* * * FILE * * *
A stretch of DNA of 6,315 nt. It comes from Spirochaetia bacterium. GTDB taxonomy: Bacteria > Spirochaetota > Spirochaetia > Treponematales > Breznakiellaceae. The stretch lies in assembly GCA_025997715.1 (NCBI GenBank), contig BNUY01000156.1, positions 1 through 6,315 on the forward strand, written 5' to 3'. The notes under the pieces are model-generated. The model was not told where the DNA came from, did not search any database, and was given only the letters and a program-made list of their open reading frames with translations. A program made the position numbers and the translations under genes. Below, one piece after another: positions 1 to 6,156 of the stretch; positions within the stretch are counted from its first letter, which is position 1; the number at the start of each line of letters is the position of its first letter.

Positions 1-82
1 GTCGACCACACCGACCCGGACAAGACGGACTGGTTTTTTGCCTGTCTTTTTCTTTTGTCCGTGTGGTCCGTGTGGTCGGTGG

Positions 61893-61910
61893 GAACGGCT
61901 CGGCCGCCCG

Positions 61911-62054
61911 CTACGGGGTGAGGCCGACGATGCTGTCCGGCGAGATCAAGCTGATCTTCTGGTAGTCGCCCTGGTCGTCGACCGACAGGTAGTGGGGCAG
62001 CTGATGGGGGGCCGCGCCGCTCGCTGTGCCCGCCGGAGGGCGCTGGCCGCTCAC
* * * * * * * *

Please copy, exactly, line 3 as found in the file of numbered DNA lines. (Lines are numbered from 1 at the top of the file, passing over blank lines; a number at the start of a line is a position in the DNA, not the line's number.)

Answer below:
1 GTCGACCACACCGACCCGGACAAGACGGACTGGTTTTTTGCCTGTCTTTTTCTTTTGTCCGTGTGGTCCGTGTGGTCGGTGG